Had a machine that was running fedora core 1 on it. It has a Ultra 160 SCSI controller with a Adaptec AIC-7898 chip on it. But the motherboard had a Adaptec Ultra 320 AIC-7902 chip on it. The drives were all U320 so why not plug into the motherboards controller. Well to do this I was told we had to use the current system with out a kernel recompile or reinstall. Luckly the aic79xx.o module was already built. I turned on the U320 chip on the mobo by jumping it and rebooted. The old module failed to load as expected so I edited the modules.conf file and modprobe.conf files. Changed the line "alias scsi_hostadapter aic7xxx" to "alias scsi_hostadapter aic79xx". Then rebooted and it was still trying to load the aic7xxx module. I thought this was strange. Long story short I find out that I had to make a new initrd image so it would boot with the new configs from the .conf files. This system was setup to boot from an initrd image. To make the new image I used the command "mkinitrd" and the name of the current running kernel exactly. "mkinitrd /tmp/initrd-2.4.22-1.1199-smp.img 2.4.22-1.1199-smp". Then copy the new initrd image over to the /boot directory "cp /tmp/initrd-2.4.22-1.1199-smp.img /boot". Reboot and it came right up.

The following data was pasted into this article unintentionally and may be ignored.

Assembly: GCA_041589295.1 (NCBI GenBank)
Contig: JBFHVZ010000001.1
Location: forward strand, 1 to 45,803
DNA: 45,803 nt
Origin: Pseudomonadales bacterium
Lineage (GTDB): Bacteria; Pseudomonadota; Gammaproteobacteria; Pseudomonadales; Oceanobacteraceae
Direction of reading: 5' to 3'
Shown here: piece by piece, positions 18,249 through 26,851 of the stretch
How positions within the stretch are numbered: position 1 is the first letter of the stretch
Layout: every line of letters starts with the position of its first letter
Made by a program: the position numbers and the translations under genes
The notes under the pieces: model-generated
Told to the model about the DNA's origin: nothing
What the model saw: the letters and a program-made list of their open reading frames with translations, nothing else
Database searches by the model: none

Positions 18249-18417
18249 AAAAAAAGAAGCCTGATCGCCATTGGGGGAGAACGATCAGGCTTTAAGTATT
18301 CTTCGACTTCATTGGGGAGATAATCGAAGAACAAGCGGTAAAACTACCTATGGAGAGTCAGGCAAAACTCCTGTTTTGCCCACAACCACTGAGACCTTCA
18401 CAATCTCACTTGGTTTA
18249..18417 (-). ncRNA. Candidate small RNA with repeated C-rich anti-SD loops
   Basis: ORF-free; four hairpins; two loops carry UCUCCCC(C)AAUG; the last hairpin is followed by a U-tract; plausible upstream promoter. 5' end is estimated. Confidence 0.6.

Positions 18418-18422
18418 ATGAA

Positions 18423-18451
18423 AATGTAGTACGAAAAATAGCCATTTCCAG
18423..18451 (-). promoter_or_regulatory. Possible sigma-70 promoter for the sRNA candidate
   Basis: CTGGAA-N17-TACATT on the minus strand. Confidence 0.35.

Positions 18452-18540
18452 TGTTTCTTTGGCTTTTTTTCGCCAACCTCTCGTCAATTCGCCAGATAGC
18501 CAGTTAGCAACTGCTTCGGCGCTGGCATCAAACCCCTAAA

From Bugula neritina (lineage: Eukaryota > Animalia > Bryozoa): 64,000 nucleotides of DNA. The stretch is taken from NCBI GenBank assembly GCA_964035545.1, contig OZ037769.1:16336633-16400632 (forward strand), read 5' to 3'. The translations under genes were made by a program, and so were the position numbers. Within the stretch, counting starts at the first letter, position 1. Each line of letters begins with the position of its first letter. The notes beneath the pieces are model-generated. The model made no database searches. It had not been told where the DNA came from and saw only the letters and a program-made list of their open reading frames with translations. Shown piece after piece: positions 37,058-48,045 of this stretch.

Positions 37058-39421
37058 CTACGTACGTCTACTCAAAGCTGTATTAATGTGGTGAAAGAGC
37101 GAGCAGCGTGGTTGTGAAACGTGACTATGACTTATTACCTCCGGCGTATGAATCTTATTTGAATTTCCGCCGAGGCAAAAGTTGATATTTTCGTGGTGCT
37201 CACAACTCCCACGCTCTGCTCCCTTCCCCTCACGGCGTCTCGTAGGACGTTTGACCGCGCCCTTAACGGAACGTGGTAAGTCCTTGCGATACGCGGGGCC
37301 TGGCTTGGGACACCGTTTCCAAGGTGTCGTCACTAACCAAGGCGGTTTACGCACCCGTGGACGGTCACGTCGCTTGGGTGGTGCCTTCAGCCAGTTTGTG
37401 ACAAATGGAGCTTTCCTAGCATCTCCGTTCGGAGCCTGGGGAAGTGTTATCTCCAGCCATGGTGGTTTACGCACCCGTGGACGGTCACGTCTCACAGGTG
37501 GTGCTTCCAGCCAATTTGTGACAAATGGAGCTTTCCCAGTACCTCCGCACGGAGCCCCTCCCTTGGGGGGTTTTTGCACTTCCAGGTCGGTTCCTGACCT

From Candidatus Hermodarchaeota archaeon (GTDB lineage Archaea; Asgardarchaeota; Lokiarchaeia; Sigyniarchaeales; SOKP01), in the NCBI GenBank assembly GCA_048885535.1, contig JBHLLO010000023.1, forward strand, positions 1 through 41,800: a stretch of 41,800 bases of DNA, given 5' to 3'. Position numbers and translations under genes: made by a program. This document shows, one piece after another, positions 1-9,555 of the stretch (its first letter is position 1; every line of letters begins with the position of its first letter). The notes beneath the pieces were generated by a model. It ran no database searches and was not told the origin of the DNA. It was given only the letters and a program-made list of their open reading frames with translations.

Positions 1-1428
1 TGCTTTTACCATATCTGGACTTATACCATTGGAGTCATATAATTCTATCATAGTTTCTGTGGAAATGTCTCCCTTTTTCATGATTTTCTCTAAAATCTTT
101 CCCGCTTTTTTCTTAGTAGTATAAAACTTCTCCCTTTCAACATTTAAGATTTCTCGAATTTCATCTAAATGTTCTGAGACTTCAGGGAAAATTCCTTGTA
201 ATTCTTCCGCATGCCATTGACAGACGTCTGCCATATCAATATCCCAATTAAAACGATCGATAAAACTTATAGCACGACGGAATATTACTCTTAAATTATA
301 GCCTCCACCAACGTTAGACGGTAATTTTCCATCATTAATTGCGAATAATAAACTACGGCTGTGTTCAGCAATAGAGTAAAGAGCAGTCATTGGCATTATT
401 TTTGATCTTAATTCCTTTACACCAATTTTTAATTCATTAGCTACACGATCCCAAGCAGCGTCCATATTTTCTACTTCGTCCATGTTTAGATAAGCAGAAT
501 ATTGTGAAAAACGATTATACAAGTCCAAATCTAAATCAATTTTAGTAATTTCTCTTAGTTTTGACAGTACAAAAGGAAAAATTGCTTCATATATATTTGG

After reading the man page it makes sense now but just trying to figure it out is the hard part. Here is some info on it:
mkinitrd creates filesystem images which are suitable for use as Linux initial ramdisk (initrd) images. Such images are often used for preloading the block device modules (such as IDE, SCSI or RAID) which are needed to access the root filesystem. mkinitrd automatically loads filesystem modules (such as ext3 and jbd), IDE modules, all scsi_hostadapter entries in /etc/modules.conf, and raid modules if the systems root partition is on raid, which makes it simple to build and use kernels using modular device drivers. Any module options specified in /etc/modules.conf are passed to the modules as they are loaded by the initial ramdisk.